The Dentist and the Hottie

The result of an Iowa Supreme Court case can be interpreted as evidence of gender bias.

In Fort Dodge, almost the heart of Iowa, Melissa Nelson, a 20-year-old girl who had just received her community college degree, was hired by Doctor James H. Knight as a dental assistant.

Doctor Knight was married at the time. Indeed, his wife also worked in his office. Melissa was a very attractive young lady. During her employment she married and had several children of her own. There is no question, I say without intending any sarcasm, that she was a good dental assistant, for so Doctor Knight testified.

Nelson worked for Doctor Knight for ten-and-a-half years. During that time she and the doctor became friends and sometimes corresponded by email about their children.

There is no suggestion that they had any sexual contact whatever, nor that they ever flirted. However, to quote from the opinion of the Iowa Supreme Court (Nelson v. James H Knight DDS, PC, No.  11-1857 (2012)), "On several occasions during the last year and a half when (sic) Nelson worked in the office, Dr. Knight complained to Nelson that her clothing was too tight and revealing and ‘distracting.’ Dr. Knight at times asked Nelson to put on her lab coat [which she did]. Dr. Knight later testified that he made these statements to Nelson because ‘I don’t think it’s good for me to see her wearing things that accentuate her body.’" Nelson denied that she dressed inappropriately.

Nelson claimed that she considered Dr. Knight as a father figure, but Dr. Knight was obviously getting turned on through no particular fault of Nelson's, other than he found her attractive. He pointed out to Nelson that ”if she saw his pants bulging, she would know her clothing was too revealing.” The opinion also noted that “Dr Knight also recalls that after Nelson allegedly made a statement regarding infrequency in her sex life, he responded “[T]hat’s like having a Lamborghini in the garage and never driving it.”

What to do? The dentist and his wife Jeanne consulted with the senior pastor of their church. Then Dr. Knight called Nelson into his office, in the presence of another pastor, and fired Nelson, telling her in a note ‘that their relationship had become a detriment to Dr. Knight’s family and that for the best interest of both Dr. Knight and his family and Nelson and her family, the two of them should not work together. He "ungenerously" (to quote the decision) included one month’s severance pay.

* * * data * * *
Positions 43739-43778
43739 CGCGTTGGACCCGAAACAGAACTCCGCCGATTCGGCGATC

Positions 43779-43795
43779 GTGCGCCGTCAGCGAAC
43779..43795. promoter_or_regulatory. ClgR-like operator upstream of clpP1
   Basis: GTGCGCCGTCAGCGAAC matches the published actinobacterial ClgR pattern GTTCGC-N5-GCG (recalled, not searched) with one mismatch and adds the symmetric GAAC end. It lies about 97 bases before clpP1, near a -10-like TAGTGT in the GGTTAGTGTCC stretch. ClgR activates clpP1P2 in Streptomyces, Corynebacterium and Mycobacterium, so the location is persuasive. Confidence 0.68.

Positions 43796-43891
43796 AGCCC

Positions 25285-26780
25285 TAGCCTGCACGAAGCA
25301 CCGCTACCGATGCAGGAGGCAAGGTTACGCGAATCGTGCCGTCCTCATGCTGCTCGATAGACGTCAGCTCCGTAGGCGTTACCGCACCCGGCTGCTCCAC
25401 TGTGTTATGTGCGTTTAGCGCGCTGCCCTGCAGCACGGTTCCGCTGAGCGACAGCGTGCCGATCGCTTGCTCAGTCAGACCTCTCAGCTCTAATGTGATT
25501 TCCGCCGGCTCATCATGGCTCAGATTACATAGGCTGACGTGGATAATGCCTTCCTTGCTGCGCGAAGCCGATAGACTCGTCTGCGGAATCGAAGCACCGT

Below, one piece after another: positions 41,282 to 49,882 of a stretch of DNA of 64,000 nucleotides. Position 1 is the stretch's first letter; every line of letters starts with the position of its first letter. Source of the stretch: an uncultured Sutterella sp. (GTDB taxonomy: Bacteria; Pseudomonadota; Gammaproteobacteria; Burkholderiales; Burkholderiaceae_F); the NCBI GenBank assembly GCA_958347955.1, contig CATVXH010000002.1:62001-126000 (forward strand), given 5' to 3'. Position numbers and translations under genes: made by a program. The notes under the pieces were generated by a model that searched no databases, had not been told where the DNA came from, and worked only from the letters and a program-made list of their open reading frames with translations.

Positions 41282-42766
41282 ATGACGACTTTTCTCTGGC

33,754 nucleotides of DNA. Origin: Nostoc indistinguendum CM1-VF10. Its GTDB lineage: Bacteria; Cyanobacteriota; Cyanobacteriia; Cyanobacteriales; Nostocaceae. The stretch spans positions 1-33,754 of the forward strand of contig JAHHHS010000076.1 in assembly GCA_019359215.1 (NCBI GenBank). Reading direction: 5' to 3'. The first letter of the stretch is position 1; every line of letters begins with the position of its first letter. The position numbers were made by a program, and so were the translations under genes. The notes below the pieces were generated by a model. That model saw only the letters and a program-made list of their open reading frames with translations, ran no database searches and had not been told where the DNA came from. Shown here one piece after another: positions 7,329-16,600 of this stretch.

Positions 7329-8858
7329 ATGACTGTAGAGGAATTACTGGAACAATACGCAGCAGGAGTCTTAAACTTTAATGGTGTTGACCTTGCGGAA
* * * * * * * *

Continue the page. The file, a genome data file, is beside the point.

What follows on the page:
Nelson brought suit under the Iowa Civil Rights statute. The lower court dismissed her suit because “Ms Nelson was fired not because of her gender but because she was threat (sic) to the marriage of Dr. Knight.” Nelson appealed to the Iowa Supreme Court, which agreed with the lower court.

Not surprisingly, the Iowa Supreme Court consists of a panel of seven men and no women. Although not part of the record, it is likely that both pastors referred to were also men. Iowa may be where the tall corn grows and politics is a vital industry, but it is certainly not a state in which the rights of women are recognized. Keep ‘em down on the farm, but beware of tight jeans.

While law is often taught in law school as if it was a science, i.e., if you only analyze the precedents correctly you will get the right result, the fact is, as every lawyer with reasonable experience knows, the result is often due to the skill of the lawyers arguing the case, the predisposition of the jury, or in an appellate case, the predisposition of the judges. “Predisposition” is not used to mean here that either judge or jury had any pre-knowledge of the case before it was heard. Rather, it is like pumpkin. If you don’t like the taste of pumpkin, it is probable that you will not like pumpkin pie or any other dessert prepared with pumpkin in it.

This is not to suggest that the judges on the Iowa Supreme Court don’t like women. They probably do. But like me when I was a teen (I went to an all boys high school), they see women as objects of desire, not merely people who look differently then we men do. Had the doctor’s wife not liked black people and insisted that the doctor fire his black dental assistant merely because she was black, the point would have been clear.

Somewhat more than half the people in the world are women. For eons, women have surrendered to the power of men. But no longer. In practically a blink of a mascara-ed eyelid, they have achieved the right to vote in every country that even passes for a democracy. They no longer have to tolerate (except, perhaps, in Iowa) being letched over by cavemen such as Dr. Knight who don’t understand the difference between being beautiful and being interested.

I would say that Mrs. Knight has a lot more to worry about than Ms. Nelson, even in Iowa.


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